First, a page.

Is there something inherently wrong with the DSM ? The Diagnostic and Statistical Manual of Mental Disorders is the therapist’s guide for diagnosing mental ailments – it’s a useful, but bloated mental problems directory.
Some people think that mental disorders don’t exist, and that some people are just misunderstood. Well, I don’t buy that line of thought.
The reality is that some people do have mental problems, and they are different, but not because they’re a little kookie or eccentric. They have serious underlying genetic, or other issues, that keep them the way they are.
The DSM’s job is to help therapists classify the various kinds of mental problems, so practicioners know how to treat different problems.
Granted, some people do display different symptoms, or at least lean more toward a certain set of symptoms, than others in the same group. However, I think people are being over diagnosed and being labeled with too many tags.
One argument is that this is done to sell more drugs. This is because if a new disorder is identified, then it’s thought that drug companies can market old drugs for “new” conditions.
And there is also the fact that many of the drugs used to treat the plethora of anxiety disorders and other mental ailments are helped or corrected by the same drugs – like antidepressants for example. What does that say?
And let’s not forget that by creating more conditions “they” are also putting more people into the pool. More sick people could mean more sales.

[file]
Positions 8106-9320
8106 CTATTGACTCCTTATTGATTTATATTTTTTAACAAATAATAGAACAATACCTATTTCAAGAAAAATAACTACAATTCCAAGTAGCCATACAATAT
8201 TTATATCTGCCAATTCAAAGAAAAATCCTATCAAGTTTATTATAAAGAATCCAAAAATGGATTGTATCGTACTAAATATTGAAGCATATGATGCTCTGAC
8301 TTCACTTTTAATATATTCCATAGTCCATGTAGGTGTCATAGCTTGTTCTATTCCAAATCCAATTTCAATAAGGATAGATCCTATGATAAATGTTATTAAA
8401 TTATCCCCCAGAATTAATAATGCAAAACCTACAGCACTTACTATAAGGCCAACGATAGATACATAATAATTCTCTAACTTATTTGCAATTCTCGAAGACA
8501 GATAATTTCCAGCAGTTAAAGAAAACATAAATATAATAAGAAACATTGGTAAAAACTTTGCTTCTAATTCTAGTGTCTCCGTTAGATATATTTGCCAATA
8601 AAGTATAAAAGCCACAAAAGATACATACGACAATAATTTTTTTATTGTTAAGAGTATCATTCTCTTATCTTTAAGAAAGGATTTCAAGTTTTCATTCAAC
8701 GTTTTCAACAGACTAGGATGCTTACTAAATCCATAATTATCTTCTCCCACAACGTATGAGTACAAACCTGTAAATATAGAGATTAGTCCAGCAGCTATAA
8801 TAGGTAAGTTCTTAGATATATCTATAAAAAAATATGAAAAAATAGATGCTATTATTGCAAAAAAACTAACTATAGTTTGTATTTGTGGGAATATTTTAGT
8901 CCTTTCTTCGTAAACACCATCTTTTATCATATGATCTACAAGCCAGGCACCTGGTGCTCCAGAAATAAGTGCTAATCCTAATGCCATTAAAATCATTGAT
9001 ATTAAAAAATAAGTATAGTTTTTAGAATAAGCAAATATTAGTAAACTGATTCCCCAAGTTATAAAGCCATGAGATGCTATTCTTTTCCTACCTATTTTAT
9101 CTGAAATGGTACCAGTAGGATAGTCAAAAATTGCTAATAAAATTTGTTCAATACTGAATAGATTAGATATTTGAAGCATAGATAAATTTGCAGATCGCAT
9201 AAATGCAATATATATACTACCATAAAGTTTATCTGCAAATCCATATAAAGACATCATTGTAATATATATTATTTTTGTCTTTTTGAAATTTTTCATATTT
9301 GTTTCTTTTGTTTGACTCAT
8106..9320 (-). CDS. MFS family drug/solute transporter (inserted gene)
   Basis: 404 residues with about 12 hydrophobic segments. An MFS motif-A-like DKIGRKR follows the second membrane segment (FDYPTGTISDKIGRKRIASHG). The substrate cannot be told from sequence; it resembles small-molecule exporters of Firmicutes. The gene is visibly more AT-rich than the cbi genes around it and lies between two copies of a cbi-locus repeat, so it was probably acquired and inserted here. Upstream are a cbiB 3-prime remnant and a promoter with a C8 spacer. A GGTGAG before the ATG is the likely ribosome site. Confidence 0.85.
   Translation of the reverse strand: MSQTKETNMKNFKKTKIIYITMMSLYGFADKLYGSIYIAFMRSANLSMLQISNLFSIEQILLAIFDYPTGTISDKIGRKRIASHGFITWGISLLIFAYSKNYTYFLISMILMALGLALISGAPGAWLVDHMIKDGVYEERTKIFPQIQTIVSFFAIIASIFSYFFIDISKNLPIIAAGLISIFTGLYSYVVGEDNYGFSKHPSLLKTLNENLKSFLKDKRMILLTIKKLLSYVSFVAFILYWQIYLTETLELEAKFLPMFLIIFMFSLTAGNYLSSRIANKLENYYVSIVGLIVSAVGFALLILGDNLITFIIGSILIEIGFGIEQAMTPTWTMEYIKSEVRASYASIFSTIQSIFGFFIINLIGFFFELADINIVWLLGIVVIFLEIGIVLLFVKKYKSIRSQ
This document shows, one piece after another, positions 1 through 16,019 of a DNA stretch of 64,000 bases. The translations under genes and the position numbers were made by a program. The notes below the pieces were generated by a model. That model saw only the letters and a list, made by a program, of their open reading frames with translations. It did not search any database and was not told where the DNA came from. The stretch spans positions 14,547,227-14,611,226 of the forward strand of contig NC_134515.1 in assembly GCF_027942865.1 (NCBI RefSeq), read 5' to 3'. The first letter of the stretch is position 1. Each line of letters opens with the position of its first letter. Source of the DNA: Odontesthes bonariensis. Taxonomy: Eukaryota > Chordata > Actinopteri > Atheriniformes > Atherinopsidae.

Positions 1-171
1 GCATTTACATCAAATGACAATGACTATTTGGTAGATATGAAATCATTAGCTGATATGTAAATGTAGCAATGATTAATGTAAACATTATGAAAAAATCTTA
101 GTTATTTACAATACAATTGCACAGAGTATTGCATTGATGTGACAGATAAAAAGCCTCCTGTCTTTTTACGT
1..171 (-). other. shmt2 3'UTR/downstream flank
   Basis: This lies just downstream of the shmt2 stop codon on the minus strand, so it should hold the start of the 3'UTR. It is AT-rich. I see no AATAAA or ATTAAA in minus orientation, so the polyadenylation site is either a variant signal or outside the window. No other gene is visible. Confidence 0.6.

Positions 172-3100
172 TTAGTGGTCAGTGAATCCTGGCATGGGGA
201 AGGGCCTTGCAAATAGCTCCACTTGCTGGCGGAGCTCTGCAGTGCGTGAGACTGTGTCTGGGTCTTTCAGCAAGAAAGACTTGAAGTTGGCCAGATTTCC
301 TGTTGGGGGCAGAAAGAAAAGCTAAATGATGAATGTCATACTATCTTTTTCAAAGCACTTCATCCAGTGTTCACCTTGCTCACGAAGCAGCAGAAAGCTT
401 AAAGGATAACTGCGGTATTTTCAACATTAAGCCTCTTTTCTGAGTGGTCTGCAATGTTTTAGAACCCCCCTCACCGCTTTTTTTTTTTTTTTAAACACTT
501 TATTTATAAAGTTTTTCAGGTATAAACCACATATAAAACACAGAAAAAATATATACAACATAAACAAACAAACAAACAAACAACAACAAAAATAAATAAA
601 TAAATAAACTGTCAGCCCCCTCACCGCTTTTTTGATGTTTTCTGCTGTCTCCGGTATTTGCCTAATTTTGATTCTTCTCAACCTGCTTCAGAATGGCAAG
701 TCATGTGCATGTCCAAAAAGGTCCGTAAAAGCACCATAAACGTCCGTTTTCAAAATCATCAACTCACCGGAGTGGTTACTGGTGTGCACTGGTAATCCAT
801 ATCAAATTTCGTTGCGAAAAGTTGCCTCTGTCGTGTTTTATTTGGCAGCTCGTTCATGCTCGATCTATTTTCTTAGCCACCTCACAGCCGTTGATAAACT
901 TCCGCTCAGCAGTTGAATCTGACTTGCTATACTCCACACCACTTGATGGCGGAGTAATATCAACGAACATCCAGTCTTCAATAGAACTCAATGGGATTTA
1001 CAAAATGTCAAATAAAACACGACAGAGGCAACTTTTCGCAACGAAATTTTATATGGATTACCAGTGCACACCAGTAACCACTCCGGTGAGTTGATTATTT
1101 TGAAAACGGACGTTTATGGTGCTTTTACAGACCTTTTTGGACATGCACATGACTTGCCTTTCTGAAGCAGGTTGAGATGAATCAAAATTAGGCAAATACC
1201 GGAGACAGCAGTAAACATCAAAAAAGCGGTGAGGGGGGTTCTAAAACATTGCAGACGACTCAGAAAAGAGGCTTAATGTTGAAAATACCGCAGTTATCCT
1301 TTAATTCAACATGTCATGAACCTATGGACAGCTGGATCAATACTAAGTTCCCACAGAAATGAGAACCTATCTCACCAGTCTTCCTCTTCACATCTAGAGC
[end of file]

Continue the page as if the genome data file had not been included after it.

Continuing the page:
But, again, something like the DSM is necessary. After-all, a codified diagnostics manual is a must in any self-respecting, scientifically based profession of healing.
Maybe psychiatry is trying too hard to create new diagnoses and not hard enough trying to find solutions for the old ones.
In the next incarnation of the DSM – the DSM-V – they have proposed new diagnoses like Negativistic (passive aggressive) personality disorder, Relational disorder, and you’ll love this one, Sluggish Cognitive Tempo.
If you can make up a diagnosis like passive aggressive disorder then we have a problem. Seriously, some people are just jerks and not necessarily disordered.
I admit that with anxiety disorders many of the sub-disorders are unique and real, even if they are all treated the same. But this whole business of going off and creating new disorders from thin air is somewhat disturbing.